New Books Network

Nick Yee, “The Proteus Paradox: How Online Games and Virtual Worlds Change Us-and How They Don’t” (Yale UP, 2014)
The image of online gaming in popular culture is that of an addictive pastime, mired in escapism. And the denizens of virtual worlds are thought to be mostly socially awkward teenaged boys. In his new book The Proteus Paradox: How Online Games and Virtual Worlds Change Us-and How They Don’t... Read More
Peter Maguire and Mike Ritter, “Thai Stick” (Columbia Press, 2013)
Reading Peter Maguire and Mike Ritter‘s book Thai Stick: Surfers, Scammers and the Untold Story of the Marijuana Trade (Columbia Press, 2013) is the most fun I have had doing this podcast. Maguire makes a point during the interview that police officers preferred to arrest marijuana smugglers because they were so... Read More
George E. Vaillant, “Triumphs of Experience: The Men of the Harvard Grant Study” (Harvard UP, 2012)
There are very few studies like the Harvard Grant Study.  Started in 1938, it has been following its approximately 200 participants ever since, analyzing their physical and mental health and assessing which factors are correlated with healthy living and healthy aging.  One of the psychiatrists of the study is George... Read More
Joshua Dubler, “Down in the Chapel: Religious Life in an American Prison” (Farrar, Straus, and Giroux, 2013)
In almost every prison movie you see, there is a group of fanatically religious inmates. They are almost always led by a charismatic leader, an outsized father-figure who is loved by his acolytes and feared by nearly everyone else. They’re usually black Muslims, but you also see the occasional born-again Christian... Read More
Gilbert Mireles, “Continuing La Causa: Organizing Labor in California’s Strawberry Fields” (Lynne Rienner, 2013)
Gilbert Mireles is the author of Continuing La Causa: Organizing Labor in California’s Strawberry Fields (Lynne Rienner Publishers, 2013). He is associate professor of sociology at Whitman College. Mireles applies theories from political sociology and organizational management to the question of how unions organize workers. He examined the effective and... Read More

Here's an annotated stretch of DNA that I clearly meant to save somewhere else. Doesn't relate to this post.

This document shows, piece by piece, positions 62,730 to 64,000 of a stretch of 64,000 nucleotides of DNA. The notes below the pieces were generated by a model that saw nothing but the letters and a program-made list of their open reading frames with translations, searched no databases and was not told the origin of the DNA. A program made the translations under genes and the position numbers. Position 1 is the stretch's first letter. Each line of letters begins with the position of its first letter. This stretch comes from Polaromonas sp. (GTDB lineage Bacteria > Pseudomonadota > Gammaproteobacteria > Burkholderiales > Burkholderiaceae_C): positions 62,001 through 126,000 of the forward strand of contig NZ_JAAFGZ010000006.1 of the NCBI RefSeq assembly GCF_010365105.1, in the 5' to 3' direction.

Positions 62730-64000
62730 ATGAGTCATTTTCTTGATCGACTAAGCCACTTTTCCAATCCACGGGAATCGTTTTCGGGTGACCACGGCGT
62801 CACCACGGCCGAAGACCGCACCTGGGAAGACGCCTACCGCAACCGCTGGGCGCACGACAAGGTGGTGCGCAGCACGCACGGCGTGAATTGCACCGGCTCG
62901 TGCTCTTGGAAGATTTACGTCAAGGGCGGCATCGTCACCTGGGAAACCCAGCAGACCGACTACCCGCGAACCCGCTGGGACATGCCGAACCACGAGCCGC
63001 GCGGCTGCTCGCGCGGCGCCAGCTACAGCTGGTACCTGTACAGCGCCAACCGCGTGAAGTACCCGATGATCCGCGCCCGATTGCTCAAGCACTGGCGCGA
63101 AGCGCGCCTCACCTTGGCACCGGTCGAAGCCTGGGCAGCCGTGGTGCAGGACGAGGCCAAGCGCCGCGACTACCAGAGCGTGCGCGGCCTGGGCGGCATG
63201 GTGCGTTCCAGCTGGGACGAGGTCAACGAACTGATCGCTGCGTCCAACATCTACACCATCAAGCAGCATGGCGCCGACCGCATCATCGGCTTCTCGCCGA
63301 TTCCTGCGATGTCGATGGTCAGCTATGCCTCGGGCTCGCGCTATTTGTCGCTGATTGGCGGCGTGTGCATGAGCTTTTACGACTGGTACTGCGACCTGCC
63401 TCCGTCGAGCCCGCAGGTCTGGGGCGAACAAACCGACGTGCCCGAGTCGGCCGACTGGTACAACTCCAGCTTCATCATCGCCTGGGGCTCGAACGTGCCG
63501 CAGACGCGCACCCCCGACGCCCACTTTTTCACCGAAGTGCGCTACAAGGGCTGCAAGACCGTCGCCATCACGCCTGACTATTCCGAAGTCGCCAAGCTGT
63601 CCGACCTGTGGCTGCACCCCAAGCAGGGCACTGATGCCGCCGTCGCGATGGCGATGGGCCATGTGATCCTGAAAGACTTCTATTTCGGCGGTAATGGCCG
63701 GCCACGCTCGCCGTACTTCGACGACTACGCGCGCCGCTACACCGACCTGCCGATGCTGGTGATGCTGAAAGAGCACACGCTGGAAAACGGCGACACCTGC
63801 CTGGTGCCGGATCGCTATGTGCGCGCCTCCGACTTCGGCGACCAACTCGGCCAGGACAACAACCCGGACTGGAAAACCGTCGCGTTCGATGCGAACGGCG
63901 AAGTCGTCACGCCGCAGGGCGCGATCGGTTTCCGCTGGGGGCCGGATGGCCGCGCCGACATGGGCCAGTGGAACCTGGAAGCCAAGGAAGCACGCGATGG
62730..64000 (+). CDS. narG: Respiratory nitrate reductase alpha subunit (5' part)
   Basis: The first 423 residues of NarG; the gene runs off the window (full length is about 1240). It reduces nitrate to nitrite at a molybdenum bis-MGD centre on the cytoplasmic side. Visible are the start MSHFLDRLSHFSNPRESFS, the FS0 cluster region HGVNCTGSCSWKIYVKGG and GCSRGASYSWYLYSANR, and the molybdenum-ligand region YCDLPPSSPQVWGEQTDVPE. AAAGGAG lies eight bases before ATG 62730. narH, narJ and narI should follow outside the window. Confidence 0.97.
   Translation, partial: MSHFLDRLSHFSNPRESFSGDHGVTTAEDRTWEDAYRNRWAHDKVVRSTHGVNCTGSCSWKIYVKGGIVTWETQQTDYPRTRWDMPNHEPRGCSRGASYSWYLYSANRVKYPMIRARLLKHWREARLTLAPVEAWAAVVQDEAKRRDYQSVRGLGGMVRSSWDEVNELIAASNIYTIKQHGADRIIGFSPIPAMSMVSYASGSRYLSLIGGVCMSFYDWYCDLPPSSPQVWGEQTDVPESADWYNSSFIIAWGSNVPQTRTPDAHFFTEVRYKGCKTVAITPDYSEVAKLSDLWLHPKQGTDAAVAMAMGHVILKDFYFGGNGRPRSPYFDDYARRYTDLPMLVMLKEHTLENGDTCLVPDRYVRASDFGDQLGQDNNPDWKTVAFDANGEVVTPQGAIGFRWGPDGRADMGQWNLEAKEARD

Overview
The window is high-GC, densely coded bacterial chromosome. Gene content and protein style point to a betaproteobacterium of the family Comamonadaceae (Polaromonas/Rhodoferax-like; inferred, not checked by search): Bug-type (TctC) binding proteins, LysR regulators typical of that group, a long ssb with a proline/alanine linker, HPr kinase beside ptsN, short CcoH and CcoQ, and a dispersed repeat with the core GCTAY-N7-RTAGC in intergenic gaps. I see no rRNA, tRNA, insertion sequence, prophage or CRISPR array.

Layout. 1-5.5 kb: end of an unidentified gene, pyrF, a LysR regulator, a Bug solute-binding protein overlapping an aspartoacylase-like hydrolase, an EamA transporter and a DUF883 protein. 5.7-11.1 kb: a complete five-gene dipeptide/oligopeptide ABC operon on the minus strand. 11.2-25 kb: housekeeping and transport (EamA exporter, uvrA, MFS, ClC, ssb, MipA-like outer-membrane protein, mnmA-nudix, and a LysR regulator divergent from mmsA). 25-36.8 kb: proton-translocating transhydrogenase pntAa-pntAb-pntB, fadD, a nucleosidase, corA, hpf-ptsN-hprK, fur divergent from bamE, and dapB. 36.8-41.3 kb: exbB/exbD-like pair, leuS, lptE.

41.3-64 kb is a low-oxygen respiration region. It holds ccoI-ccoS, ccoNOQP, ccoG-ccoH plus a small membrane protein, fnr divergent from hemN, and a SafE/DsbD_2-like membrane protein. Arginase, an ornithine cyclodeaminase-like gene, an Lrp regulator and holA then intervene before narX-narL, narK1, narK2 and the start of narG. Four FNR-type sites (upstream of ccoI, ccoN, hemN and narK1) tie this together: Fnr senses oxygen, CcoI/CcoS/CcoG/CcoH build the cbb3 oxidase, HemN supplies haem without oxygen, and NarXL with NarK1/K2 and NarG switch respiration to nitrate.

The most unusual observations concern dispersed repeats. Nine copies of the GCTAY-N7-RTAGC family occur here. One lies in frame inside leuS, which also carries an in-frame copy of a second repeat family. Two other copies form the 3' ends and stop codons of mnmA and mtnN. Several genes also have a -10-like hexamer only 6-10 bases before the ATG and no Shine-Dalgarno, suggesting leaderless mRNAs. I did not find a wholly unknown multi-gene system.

Leslie Irvine, “My Dog Always Eats First: Homeless People and their Animals” (Lynne Rienner, 2013)
Homelessness and stigma go hand in hand, and nowhere is this more apparent than pet ownership among the homeless.  From nasty looks to outright insults  – ” you can’t even take care of yourself, you have no business having a dog!” – homeless pet owners use a variety of strategies... Read More
Sarah Franklin, “Biological Relatives: IVF, Stem Cells, and the Future of Kinship” (Duke University Press, 2013)
Sarah Franklin‘s new book is an exceptionally rich, focused yet wide-ranging, insightful account of in vitro fertilization (IVF) and the worlds that it creates and inhabits. Biological Relatives: IVF, Stem Cells, and the Future of Kinship (Duke University Press, 2013) treats IVF as a looking-glass in which can see not... Read More
Steven Engler and Michael Stausberg, eds., “The Routledge Handbook of Research Methods in Religious Studies” (Routledge, 2011)
In almost every graduate program in Religious Studies and many undergraduate majors you will find a course on theories and methods in the study of religion. Usually, in these types of courses you will find lots of Freud, Marx, and Durkheim but there is generally very little directed training in... Read More
Aswin Punthamabekar, “From Bombay to Bollywood: The Making of a Global Media Industry” (NYU Press, 2013)
Aswin Punthamabekar‘s From Bombay to Bollywood: The Making of a Global Media Industry (New York University Press, 2013) offers a deeply researched and richly theorized look at the evolution of the world’s largest film industry over the past few decades. Combining ethnographic research with close textual analyses of Bollywood films,... Read More